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 From: Ralph McGehee <>
Newsgroups: alt.conspiracy
Subject: CIA Ops in Tibet, Sudan and Cuba
Message-ID: <APC&1'0'4d7655c4'>

/* Written  9:16 AM  Jan  1, 1997 by rmcgehee in */
/* ---------- "CIA Ops in Tibet, Sudan and Cuba" ---------- */
"Western intervention in the affairs of other civilizations
is probably the single most dangerous source of instability and
potential global conflict in a multi-civilizational world."
S. Huntington, 1996.

   It appears that former DCI John Deutch is getting his wish
and the CIA is conducting or escalating yet another paramilitary and
political action operation, this time in Tibet. The CIA also runs
paramilitary operations in The Sudan, Libya, Iraq and probably many others.
In Tibet, it appears that the Agency is using the cover of Fulbright
Scholarships that will be soiled by the presumed or real linkage
to the Agency. There is also compelling evidence that the CIA has and
continues to use the International Committee of the Red Cross to support
paramilitary operations.

   Covert operations against Tibet have been conducted at least since the
mid 1950s but they now again appear to be gaining in momemtum. One wonders
what the CIA expects to accomplish  -- there is no chance of imposing U.S.
will over China, it can be upsetting to China but at the cost of many Tibetan
lives and damage to U.S. relations with China. The recent information says:

   A bomb expoded in the Tibetan capital of Lhasa on 12/25/96 and marked
a violent upturn in the formerly low-key resistance to Chinese rule. A
device detonated ouside a government office -- believed to be base for
operations against the Tibetan movement. A Chinese radio broadcast said
it was "an appalling act of terrorism" and "yet another counterrevolutionary
bombing staged by the Dalai clique."  The London-based "Tibet Information
Network," said Chinese authorities were caught off guard by the explosion.
This is the third bomb known to have been detonated this year.
Washington Times 12/30/96 A13.

   Earlier it was reported that China jailed a Tibetan music expert
touring the Himalayan region on a U.S. scholarship for 18 years for
spying. Ngawang Choephel, was traveling as a Fulbright scholar to
"produce a documentary about traditional music and dance."  He confessed
to having been sent to Tibet by the Dalai Lama clique on behalf of a
foreign country to conduct espionage -- in a thinly veiled references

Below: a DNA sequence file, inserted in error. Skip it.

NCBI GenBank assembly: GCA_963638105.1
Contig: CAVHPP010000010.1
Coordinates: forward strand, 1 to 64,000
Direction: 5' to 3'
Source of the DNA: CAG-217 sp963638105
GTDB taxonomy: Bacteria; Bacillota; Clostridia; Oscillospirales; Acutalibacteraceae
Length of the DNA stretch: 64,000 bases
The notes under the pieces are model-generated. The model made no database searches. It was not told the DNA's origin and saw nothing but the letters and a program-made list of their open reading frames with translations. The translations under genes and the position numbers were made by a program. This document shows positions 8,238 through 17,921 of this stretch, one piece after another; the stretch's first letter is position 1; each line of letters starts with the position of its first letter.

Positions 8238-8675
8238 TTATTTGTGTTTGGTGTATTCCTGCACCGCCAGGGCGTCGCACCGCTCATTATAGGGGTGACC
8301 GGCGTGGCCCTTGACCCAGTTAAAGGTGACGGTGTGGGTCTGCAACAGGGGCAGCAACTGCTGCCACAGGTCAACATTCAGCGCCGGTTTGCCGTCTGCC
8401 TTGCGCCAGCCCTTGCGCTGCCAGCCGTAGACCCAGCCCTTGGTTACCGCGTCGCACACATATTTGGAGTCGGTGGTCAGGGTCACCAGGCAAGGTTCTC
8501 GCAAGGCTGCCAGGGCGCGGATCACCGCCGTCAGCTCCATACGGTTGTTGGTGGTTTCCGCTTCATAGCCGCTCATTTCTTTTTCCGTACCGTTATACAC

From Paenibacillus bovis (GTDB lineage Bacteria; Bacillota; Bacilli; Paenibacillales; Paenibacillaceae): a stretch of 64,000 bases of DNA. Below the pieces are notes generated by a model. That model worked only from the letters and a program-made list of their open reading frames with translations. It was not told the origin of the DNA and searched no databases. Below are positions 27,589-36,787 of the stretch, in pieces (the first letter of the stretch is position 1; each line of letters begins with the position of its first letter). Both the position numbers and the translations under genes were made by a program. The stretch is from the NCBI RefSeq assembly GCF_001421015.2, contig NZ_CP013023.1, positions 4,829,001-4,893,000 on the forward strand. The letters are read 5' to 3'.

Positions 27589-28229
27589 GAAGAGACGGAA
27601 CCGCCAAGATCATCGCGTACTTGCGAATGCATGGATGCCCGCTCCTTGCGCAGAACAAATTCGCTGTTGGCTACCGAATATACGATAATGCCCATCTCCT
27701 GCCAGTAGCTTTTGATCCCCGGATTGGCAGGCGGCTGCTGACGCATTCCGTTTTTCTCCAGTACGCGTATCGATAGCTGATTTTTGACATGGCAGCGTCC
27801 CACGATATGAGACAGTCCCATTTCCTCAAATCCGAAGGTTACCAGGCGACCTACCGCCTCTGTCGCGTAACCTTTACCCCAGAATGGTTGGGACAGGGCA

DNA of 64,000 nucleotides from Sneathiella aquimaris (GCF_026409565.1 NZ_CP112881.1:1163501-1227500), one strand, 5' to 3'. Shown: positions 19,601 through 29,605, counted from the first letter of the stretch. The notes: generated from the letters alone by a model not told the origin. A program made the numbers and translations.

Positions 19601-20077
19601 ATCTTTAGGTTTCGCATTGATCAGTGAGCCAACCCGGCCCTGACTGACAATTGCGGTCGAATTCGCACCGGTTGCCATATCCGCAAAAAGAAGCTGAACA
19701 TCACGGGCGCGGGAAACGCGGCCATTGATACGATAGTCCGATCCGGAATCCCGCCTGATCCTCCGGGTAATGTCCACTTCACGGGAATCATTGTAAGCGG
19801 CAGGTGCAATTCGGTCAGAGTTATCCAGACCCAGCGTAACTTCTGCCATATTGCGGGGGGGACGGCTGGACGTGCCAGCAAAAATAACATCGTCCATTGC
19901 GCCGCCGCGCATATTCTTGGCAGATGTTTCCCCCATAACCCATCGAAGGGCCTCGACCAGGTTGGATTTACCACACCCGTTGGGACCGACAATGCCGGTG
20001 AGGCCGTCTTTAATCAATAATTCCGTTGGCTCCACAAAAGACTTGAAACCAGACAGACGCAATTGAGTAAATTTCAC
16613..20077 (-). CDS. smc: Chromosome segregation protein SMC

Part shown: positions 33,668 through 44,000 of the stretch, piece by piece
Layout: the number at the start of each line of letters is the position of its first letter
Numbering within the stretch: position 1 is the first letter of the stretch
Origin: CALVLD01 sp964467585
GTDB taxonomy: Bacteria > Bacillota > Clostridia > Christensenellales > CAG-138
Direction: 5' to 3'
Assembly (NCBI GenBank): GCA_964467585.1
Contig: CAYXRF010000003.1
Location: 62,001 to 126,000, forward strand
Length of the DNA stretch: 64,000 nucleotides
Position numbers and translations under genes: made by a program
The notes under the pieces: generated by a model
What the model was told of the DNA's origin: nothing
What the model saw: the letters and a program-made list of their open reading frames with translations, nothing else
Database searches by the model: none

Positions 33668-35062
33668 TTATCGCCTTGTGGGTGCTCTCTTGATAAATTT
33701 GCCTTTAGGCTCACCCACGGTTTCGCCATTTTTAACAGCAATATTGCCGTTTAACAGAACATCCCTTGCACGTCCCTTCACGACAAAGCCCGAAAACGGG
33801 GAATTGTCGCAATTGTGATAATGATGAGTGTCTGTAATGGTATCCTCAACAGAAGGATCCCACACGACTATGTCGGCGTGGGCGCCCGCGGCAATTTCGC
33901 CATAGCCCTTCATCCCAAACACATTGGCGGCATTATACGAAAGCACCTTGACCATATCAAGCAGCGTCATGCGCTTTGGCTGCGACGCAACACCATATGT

to the United States. Washington Times 12/28/96 A5.

   Another citation re Choepel said confessed to (spying) on behalf of
an unnamed country. Choepel had studied and taught at Middlebury College
in Vermount from 93-94 on a U.S. government-sponsored Fulbright scholarship.
He was affiliated with the Tibetan Institute for the Performing Arts in
Dharamsala, India, where the Dalai Lama's government is based.
Washington Post 12/28/96 A19.

  Other indications of U.S. support for operations in Tibet are:

   A group of marchers trekking seven hours a day from the Chinese embassy
in Washington to New York City. The walk was sponsored by the International
Tibet Independence Movement, the U.S. Tibet Committee, the Tibetan Women's
Association, and Students of Free Tibet. The group was led by Thubten Jigme
Norbu, the Dalai Lama's eldest brother and Palden Gyatso. In 1959, Gyatso
organized 500 monks against the Chinese invasion of Tibet's capital. Larry
Gerstein, a coordinator of the march for Tibet's independence said, "`We'
are not interested in negotiating with China, we're interested in a free and
independent Tibet." The Progressive 5/96 16. (Comment: In 1956 the
American Society for a Free Asia, a CIA front organization, sponsored
a U.S. lecture tour by Thubten Norbu. Prados, J. (1986). Presidents'
Secret Wars 154).

   Radio Free Asia (RFA) started broadcasting to China 9/30/96. RFA,
which eventually intends to also broadcast to Tibet, Burma, Cambodia,
Laos, North Korea and Vietnam, is the result of the U.S. International
Broadcasting Act of 1994 (PL 103-236, title III): "the continuation of
existing U.S. international broadcasting, and the creation of a new
broadcasting service to people of the People's Republic of China and